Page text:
Find a comfy seat and get out to watch the dance…

You’ve got to move fast!

I’m running a workshop about “Movement in photography” on 4th Sep at the RPS in Bath.  You can book online here.  If it’s too close to the date to book online you can call them on +44 (0)1225 325733 and book by phone.

One of the things we are going to be covering on the day is the use of small electronic flash units (Speedlights) to stop movement, such as this dropped white cotton glove.


In the image above I used two Nikon flash units turned down to 1/128th power.  The flash duration at that power level is only about 1/40,000th of a second, so it’s easy to stop movement.  Each flash had a coloured gel on it, one red and one green.  In a darkened studio I set the shutter to Time and dropped the glove, triggering the flash with a radio flash trigger button in my hand.  It took a bit of practice to get the timing right…


Here are nine images from a number of drops with the glove at different stages of the fall.  I made a new blank image in Photoshop that was three times the width and height of each image.  I copied each image into the new image, and, using guides to get them aligned, made this array.  A black and white conversion made it less circus-like.  (I know they aren’t all the same way round!)  It’s a sort of homage to the Bechers.

Hope to see you there!

A post about post-processing.

In my last blog post I showed some images where I had allowed the camera to do some image processing for me by using an Art Filter.  Here I’ve done the processing after capturing the image.


Here’s the uncropped basic image.  It’s of a rock, lightly resting on some other rocks, on “The Roaches” in Staffordshire.  I liked the delicacy of the contact between the rocks, and wondered about the process by which the top rock got where it is.  The weather was quite overcast, with a grey sky.  The sky was, however, quite bright compared to the foreground rocks.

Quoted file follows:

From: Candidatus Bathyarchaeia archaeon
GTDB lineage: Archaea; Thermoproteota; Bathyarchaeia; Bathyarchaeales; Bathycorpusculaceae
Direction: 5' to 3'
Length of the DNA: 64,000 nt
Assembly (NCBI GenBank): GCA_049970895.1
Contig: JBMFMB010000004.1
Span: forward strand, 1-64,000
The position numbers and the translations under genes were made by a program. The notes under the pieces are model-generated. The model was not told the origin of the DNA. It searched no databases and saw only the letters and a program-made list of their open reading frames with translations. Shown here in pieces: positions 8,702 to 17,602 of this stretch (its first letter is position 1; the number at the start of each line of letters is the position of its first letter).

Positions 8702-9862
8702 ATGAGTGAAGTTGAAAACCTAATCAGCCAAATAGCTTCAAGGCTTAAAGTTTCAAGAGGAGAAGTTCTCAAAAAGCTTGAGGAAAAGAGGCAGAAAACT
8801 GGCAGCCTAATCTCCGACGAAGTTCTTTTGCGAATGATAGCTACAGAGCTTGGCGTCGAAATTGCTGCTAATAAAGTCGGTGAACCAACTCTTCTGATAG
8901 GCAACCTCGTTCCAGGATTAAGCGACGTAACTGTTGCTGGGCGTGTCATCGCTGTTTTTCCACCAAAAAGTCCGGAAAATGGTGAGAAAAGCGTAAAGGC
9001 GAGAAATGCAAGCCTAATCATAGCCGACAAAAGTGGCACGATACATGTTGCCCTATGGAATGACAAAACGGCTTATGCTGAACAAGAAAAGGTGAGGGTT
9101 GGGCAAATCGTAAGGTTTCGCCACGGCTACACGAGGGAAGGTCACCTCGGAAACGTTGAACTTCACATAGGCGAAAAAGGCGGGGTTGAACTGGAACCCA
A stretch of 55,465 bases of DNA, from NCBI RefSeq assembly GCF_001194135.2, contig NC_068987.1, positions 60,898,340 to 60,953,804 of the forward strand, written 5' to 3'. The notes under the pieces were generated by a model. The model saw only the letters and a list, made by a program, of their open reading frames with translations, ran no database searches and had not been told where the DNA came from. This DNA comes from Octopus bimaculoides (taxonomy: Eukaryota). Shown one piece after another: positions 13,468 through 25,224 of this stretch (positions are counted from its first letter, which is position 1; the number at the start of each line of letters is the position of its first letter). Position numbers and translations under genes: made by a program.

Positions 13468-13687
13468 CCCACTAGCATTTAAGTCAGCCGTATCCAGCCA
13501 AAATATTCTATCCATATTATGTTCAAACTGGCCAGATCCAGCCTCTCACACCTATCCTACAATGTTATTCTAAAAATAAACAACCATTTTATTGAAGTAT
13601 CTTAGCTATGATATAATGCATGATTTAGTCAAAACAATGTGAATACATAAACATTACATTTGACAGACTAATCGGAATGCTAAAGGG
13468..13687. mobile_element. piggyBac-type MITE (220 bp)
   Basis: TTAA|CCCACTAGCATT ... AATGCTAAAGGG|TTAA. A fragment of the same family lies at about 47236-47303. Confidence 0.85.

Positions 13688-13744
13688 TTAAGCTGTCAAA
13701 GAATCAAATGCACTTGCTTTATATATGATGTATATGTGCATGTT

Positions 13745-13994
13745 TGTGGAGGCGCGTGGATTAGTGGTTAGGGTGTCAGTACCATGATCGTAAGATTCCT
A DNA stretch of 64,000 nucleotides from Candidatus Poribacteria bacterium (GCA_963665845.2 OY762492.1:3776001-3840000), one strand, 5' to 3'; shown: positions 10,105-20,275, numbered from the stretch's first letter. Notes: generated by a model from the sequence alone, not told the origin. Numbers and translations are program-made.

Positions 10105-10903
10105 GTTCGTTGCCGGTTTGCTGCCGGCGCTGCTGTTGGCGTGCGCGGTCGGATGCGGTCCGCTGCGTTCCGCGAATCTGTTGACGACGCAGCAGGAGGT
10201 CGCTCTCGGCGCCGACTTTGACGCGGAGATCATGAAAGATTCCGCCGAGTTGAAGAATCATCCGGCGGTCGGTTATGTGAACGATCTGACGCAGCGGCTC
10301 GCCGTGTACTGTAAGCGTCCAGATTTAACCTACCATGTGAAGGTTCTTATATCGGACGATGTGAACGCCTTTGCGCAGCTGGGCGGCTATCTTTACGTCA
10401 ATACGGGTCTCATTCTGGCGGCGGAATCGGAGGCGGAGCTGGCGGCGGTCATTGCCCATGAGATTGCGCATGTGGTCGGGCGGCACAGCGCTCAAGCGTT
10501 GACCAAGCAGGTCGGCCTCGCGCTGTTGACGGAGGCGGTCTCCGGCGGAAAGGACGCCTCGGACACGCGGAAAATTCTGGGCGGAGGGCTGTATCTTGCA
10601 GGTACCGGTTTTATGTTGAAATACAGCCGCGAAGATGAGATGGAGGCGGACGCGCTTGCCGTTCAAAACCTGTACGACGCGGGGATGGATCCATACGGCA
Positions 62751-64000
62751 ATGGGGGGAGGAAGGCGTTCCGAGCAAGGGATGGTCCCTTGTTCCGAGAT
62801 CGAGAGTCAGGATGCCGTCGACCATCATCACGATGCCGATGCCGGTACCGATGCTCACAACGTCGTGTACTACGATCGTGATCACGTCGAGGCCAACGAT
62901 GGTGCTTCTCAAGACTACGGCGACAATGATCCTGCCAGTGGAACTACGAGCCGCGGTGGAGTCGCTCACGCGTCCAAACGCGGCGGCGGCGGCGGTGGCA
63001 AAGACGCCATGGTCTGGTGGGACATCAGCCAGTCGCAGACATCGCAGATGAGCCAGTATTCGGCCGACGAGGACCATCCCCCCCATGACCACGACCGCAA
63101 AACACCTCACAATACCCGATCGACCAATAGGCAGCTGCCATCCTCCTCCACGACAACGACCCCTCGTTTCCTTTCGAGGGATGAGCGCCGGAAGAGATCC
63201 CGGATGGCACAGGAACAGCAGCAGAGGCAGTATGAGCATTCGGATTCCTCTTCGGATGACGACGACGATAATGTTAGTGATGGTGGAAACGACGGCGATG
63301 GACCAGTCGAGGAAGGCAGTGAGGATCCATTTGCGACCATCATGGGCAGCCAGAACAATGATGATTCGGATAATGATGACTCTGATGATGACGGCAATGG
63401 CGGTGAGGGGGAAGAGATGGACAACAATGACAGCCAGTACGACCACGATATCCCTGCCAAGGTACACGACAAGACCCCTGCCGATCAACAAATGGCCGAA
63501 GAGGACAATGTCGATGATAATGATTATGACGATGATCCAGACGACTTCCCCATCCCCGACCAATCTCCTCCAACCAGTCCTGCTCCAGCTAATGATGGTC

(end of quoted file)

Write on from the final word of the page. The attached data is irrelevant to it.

The first stage of editing, in Lightroom, was to crop from the top of the image so that the amount of sky was smaller.  I’ve also cropped it in from the left-hand side a bit.  The proportions of the image now fit the proportions of the resting rock better.


In this first edited version I’ve added a graduated filter to the top of the image and reduced the exposure in that area.  It’s brought out the details in the clouds.  Next I’ve applied a Black & White conversion (Lightroom B&W Look 1).  I’ve then reduced the Blacks by about 25% to make the rocks more of a silhouette.  The final image has a bit more drama than the original.


In this second edited version I’ve applied a High Dynamic Range Lightroom (HDR) preset.  It’s darkened the sky and revealed the rock texture.  As before I’ve applied a graduated filter to darken the sky a bit more, and then another graduated filter on the rocks to reduce their colour saturation.  It’s got a completely different look to the other image.

Finally, I’ve imported the images into Photoshop to add the copyright watermark, resized them and sharpened them.

Some people never post-process their images.  I think they are missing out.